The pictures on her phone are all that Ethiopian mother Habtam Akele has left of her three-year-old daughter Saba
Three-year-old Saba died from malnutrition in Ethiopia’s Amhara last month. Conflict in neighboring Amhara has spread to the region, forcing thousands to flee their homes – carrying with them stories of hunger and brutality. David Doyle has more.
Saba was just three years old when she died of malnutrition.
That was last month, as her mother tried to flee violence that has spread from Ethiopia’s Tigray into neighboring Amhara.
Pictures on her phone are all Habtam Akele has left of her daughter, having pleaded with doctors to save her child.
“They told me she was severely affected by malnutrition and they could not help. Then they gave me some syrup and tablets. She passed away exactly a week later on a Sunday.”
Saba is just one victim of the hunger and violence that has swept through northern Ethiopia since war broke out between the federal military and forces loyal to the Tigray People’s Liberation Front nearly a year ago.
In July, having taken back much of Tigray, the TPLF pushed into Amhara – whose forces have been fighting alongside federal troops
The Tigrayan advance sent around 250,000 people fleeing their homes, the United Nations says.
Habtam is among thousands who arrived in the town of Dessie, escaping bloodshed further north.
She says there was little food in areas under Tigrayan control and that Tigrayan forces took scarce medicine from local pharmacies.
Getachew Reda, spokesperson for the TPLF, denied Tigrayan forces had looted local pharmacies.
He said they’d set up a generator to alleviate water shortages in Habtam’s area.
Reuters was not able to independently verify Habtam’s account as her home is in an area off-limits to journalists and phone connections are down.
But people don’t just have hunger to fear.
At a camp in Dessie, Saada says she was raped.
That attack was carried out at her home by an armed man in plain clothes speaking the Tigrayan language, she says, in an area under Tigrayan control.
“After, he yelled at me ‘get dressed now!’. I was so afraid at this point that I was going to lose my life and quickly said ok. Then he grabbed his gun and left my house as I was getting dressed.”
She provided as evidence a card showing she had visited a hospital in Dessie for treatment.
When asked about the rape, the TPLF’s Getachew said any reported incident would be investigated and that the actions of one man should not implicate the Tigrayan forces in general.
Both sides in the conflict have accused the other of committing atrocities and each side denies allegations against them.
The TPLF says the Ethiopian military recently launched an offensive to dislodge the Tigrayans from Amhara.
The military and government have not answered calls seeking information.
But diplomats are worried the renewed fighting will further destabilize Ethiopia – and for Tigray and its surrounding areas, deepen the crisis of hunger and violence.
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Parents buying houses for their adult children
Rise in parents purchasing homes for adult children sparks concerns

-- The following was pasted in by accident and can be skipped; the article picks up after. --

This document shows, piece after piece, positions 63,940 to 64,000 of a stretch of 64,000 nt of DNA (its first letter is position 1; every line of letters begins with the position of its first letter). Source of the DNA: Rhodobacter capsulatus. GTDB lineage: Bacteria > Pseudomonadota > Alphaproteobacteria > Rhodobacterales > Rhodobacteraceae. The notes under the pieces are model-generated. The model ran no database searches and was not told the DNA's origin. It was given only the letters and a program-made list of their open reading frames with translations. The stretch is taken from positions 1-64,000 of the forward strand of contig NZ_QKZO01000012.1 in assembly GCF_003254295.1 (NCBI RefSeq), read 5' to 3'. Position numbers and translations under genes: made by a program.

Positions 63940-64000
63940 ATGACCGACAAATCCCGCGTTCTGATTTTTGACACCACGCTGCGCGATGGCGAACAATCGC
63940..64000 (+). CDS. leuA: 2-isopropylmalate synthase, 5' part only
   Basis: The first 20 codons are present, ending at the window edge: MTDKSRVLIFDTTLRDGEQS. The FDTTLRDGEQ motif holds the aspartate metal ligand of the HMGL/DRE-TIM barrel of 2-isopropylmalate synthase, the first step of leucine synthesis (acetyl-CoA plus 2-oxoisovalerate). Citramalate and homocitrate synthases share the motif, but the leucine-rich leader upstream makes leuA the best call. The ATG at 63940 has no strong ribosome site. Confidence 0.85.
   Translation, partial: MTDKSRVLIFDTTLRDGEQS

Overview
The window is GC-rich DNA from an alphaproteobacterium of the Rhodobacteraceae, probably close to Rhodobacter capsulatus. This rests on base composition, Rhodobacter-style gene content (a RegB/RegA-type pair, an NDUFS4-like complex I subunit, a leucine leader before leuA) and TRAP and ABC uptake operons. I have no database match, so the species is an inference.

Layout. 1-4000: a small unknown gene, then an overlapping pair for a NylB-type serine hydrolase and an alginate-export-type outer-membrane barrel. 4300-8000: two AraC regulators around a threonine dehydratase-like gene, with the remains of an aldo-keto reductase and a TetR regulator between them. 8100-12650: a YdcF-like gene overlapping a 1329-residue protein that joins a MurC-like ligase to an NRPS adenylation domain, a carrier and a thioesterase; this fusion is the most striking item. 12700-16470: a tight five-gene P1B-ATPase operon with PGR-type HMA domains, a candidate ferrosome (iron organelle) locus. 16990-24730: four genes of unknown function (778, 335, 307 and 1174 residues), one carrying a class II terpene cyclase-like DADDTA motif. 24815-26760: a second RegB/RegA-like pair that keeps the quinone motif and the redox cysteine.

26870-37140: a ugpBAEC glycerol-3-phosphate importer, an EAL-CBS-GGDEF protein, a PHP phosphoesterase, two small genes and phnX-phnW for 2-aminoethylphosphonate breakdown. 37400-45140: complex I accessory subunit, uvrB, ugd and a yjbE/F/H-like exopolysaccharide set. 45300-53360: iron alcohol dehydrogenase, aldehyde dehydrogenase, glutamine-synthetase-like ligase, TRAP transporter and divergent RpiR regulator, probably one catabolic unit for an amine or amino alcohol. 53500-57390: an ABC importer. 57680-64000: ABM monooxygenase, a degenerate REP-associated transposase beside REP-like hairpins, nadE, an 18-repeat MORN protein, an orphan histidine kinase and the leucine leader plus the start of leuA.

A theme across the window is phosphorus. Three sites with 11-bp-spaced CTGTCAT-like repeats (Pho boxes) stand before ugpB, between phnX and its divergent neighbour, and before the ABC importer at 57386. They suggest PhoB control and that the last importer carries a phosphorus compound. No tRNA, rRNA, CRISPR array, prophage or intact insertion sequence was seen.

A growing trend of parents buying houses for their adult children is causing a stir, raising questions about the potential downsides of such arrangements. While the gesture may seem benevolent, experts warn of the pitfalls associated with this practice.
Financial advisors express concerns about the impact on both generations’ financial independence. By providing ready-made homes, parents might inadvertently hinder their children’s ability to learn crucial financial lessons, such as budgeting, mortgage management, and property ownership responsibilities.
The trend also sparks debates on the long-term implications for the housing market. Critics argue that such parental interventions can distort property prices and exacerbate existing affordability challenges, particularly for younger individuals aspiring to enter the property market independently.
There’s a call for a broader societal discussion on the balance between parental support and fostering financial autonomy. While the intention is often rooted in care, the unintended consequences of sheltering adult children from financial realities are prompting a reassessment of this well-meaning practice.
Victoria’s Secret criticized for trans woman’s apology
Victoria’s Secret is facing backlash after issuing an apology to a transgender woman who had a negative experience while trying on bras at one of their stores.
The incident has ignited a debate about inclusivity and sensitivity in the fashion industry.
The controversy began when the trans woman, who remains anonymous, visited a Victoria’s Secret store to shop for bras. She reported feeling uncomfortable and discriminated against by store staff.
In response to her complaint, Victoria’s Secret issued an apology, acknowledging the incident and expressing their commitment to diversity and inclusion.
However, the apology itself has come under fire from both supporters and critics.
Some argue that the brand’s apology is insincere and merely an attempt to save face, while others believe it is a step in the right direction towards a more inclusive shopping experience for all customers.
The incident raises important questions about how brands should handle situations involving discrimination and whether their apologies are genuine or performative.
It also highlights the ongoing challenges faced by transgender individuals when accessing spaces traditionally designed for cisgender customers.
As the fashion industry continues to evolve, many are calling for a deeper examination of inclusivity and sensitivity, not just in policies but in practice.
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